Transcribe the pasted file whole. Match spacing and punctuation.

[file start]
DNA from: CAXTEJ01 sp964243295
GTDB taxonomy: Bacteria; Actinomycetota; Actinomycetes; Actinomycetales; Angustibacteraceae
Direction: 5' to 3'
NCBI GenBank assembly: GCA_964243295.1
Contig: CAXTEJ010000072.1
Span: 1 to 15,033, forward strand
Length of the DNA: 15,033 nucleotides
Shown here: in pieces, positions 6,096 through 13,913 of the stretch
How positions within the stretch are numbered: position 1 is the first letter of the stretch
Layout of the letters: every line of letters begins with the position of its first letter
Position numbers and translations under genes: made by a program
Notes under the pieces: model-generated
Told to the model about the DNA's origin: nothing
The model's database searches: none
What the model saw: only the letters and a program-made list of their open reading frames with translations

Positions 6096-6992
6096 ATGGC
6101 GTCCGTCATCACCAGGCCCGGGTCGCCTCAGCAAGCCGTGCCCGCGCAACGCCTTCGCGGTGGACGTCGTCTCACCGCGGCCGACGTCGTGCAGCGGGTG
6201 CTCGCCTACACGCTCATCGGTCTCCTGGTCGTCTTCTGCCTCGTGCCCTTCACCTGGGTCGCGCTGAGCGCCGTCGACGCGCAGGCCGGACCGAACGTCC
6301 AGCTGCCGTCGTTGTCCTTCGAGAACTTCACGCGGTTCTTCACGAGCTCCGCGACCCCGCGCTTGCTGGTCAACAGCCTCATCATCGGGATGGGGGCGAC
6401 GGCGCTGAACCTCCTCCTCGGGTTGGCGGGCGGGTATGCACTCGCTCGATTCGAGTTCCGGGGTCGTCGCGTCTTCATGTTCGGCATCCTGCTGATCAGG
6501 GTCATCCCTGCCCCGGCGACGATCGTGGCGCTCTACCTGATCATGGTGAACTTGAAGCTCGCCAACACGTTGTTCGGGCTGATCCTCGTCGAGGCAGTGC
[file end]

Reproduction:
DNA from: CAXTEJ01 sp964243295
GTDB taxonomy: Bacteria; Actinomycetota; Actinomycetes; Actinomycetales; Angustibacteraceae
Direction: 5' to 3'
NCBI GenBank assembly: GCA_964243295.1
Contig: CAXTEJ010000072.1
Span: 1 to 15,033, forward strand
Length of the DNA: 15,033 nucleotides
Shown here: in pieces, positions 6,096 through 13,913 of the stretch
How positions within the stretch are numbered: position 1 is the first letter of the stretch
Layout of the letters: every line of letters begins with the position of its first letter
Position numbers and translations under genes: made by a program
Notes under the pieces: model-generated
Told to the model about the DNA's origin: nothing
The model's database searches: none
What the model saw: only the letters and a program-made list of their open reading frames with translations

Positions 6096-6992
6096 ATGGC
6101 GTCCGTCATCACCAGGCCCGGGTCGCCTCAGCAAGCCGTGCCCGCGCAACGCCTTCGCGGTGGACGTCGTCTCACCGCGGCCGACGTCGTGCAGCGGGTG
6201 CTCGCCTACACGCTCATCGGTCTCCTGGTCGTCTTCTGCCTCGTGCCCTTCACCTGGGTCGCGCTGAGCGCCGTCGACGCGCAGGCCGGACCGAACGTCC
6301 AGCTGCCGTCGTTGTCCTTCGAGAACTTCACGCGGTTCTTCACGAGCTCCGCGACCCCGCGCTTGCTGGTCAACAGCCTCATCATCGGGATGGGGGCGAC
6401 GGCGCTGAACCTCCTCCTCGGGTTGGCGGGCGGGTATGCACTCGCTCGATTCGAGTTCCGGGGTCGTCGCGTCTTCATGTTCGGCATCCTGCTGATCAGG
6501 GTCATCCCTGCCCCGGCGACGATCGTGGCGCTCTACCTGATCATGGTGAACTTGAAGCTCGCCAACACGTTGTTCGGGCTGATCCTCGTCGAGGCAGTGC